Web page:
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John Wesley, founder of the Methodist denomination, once wrote in his diary: 

“Let none think his labor is lost because the fruit does not immediately appear.”

It’s human nature to be impatient, whether as a parent, in your job or in the ministry. We want things to mature and bear fruit quickly so that we might move on to the next task. But life as a way of accentuating this human flaw because, as most of us realize, things don’t often go the way we plan and certainly doesn’t conform to our time table. If you’re like me, life’s unwillingness to cooperate with my plan produces fits of frustration. It is in those times that I have to remind myself of some things, one of which is found in a letter written by Paul: 

“Let us not grow weary while doing good, for in due season we shall reap if we do not lose heart. Therefore, as we have opportunity, let us do good to all, especially to those who are of the household of faith.” (Galatians 6:9-10)

This is such an important Scriptural principle for us to keep in mind reflected by what we can observe in nature. For a seed to grow, all of the proper conditions must be in place. The soil temperature has to be right; the amount of moisture has to be right, and most importantly, it has to be the proper season. To enjoy the fruit of one’s labor requires that we be patient, especially for God’s timing and purpose. To that issue, James said: 

“Therefore be patient, brethren, until the coming of the Lord. See how the farmer waits for the precious fruit of the earth, waiting patiently for it until it receives the early and latter rain. You also be patient. Establish your hearts, for the coming of the Lord is at hand.” (James 5:7-8)

In the Gospels, Messiah likened Himself unto a seed that had to go into the ground and die that it might bear fruit. The Incorruptible Seed (the Messiah) was first planted at Passover, and first began to produce its fruit about 50 days later, at the Feast of Pentecost as recorded in Acts 2. The point is this: consider just how patient the Messiah has been. His death occurred 2,000 years ago, but the fruit is still being produced, today and will continue until all things are restored in its fulness.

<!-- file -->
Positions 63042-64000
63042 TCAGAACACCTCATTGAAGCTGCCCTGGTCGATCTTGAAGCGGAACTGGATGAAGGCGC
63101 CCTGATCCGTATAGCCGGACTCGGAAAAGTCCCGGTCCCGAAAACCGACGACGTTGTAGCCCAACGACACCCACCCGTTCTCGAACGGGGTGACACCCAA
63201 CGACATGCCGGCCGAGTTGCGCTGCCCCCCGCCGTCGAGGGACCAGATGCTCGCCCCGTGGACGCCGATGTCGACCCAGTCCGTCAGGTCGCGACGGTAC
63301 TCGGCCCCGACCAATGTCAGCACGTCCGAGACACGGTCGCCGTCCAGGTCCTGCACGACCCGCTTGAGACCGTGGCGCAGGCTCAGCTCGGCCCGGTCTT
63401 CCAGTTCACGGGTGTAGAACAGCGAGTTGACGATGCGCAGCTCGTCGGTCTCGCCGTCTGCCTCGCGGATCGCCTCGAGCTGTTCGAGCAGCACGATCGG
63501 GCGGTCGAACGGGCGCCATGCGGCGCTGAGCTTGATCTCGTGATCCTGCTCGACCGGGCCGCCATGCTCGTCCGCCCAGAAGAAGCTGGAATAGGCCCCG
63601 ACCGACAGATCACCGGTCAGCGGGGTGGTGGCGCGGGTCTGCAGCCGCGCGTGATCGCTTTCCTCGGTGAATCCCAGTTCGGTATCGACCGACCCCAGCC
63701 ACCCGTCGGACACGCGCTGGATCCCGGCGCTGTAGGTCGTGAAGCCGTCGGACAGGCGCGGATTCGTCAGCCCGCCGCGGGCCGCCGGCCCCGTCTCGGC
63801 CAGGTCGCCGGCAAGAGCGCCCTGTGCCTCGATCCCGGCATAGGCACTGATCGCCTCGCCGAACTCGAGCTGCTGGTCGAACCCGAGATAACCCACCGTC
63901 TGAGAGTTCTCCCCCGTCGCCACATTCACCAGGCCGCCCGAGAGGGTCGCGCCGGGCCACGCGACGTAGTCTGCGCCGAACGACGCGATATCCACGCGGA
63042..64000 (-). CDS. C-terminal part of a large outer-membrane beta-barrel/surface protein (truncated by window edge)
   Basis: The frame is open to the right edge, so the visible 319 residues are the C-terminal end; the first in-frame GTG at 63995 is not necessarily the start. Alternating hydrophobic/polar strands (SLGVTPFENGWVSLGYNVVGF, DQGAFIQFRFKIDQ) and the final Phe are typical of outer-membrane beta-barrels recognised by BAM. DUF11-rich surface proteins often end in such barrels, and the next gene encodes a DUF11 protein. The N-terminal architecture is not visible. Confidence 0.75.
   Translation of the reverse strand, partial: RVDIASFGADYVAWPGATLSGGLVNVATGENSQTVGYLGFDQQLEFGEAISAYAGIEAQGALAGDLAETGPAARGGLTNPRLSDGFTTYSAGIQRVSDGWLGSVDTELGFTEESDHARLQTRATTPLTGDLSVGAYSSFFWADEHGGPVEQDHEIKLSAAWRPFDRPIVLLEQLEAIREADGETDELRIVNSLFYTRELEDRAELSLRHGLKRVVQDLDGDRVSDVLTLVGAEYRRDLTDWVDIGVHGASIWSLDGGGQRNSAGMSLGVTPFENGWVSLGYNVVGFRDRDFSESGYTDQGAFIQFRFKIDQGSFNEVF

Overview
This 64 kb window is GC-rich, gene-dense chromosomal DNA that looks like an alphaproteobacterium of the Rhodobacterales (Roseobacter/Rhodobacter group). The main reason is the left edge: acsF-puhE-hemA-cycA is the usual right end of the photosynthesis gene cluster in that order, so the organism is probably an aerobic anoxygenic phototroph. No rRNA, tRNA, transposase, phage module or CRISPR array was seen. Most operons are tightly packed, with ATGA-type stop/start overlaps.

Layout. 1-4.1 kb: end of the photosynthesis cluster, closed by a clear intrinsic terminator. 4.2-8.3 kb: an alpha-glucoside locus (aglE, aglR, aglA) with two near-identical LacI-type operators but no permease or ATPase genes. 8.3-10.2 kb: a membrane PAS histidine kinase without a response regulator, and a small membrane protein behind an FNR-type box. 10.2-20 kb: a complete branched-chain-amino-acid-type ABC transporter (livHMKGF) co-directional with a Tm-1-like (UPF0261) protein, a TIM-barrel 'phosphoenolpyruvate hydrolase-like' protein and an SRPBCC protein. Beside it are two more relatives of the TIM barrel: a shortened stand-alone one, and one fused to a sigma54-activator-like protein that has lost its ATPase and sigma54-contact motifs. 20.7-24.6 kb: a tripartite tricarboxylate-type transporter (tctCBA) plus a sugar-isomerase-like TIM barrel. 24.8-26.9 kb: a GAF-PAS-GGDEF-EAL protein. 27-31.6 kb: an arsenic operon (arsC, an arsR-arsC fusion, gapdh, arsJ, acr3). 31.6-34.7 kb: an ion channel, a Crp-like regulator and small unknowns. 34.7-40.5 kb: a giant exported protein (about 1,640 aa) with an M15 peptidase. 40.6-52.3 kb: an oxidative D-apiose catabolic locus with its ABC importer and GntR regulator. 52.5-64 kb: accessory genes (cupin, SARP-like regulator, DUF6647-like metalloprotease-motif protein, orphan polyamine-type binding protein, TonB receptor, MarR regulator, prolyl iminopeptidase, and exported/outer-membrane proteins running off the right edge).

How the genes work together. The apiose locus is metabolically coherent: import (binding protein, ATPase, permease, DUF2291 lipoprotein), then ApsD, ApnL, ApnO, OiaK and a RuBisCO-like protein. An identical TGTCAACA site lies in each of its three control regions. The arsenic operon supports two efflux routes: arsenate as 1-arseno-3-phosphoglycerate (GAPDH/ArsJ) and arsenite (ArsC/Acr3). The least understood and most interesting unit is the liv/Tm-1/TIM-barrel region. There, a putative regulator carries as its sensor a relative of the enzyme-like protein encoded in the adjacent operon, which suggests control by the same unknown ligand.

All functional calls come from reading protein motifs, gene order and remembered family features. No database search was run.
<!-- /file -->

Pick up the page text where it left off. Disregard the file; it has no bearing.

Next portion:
How is the fruit of the Incorruptible Seed propagated? It’s through His people. When the Good Seed is sown into good ground, it germinates, begins to grow and matures in us, producing its fruit. When that occurs, others are drawn to that fruit, take of it and ingest the same Incorruptible Seed, are born again, thus propagating the process. 

When we sow the Good Seed into someone’s life, the fruit doesn’t spring forth immediately – it’s a process. Therefore, we must consider that, in some cases, years may pass before we see the blade spring up out of the ground. Still, if we are faithful to do what the Creator has purposed for us to do today, we can be certain that He will create the proper conditions whereby that fruit may appear, tomorrow. In the meantime, we must continue to be faithful, walk upright before God, stand blameless before Him and not despair, thinking that our labor is in vain. We must be patient. 


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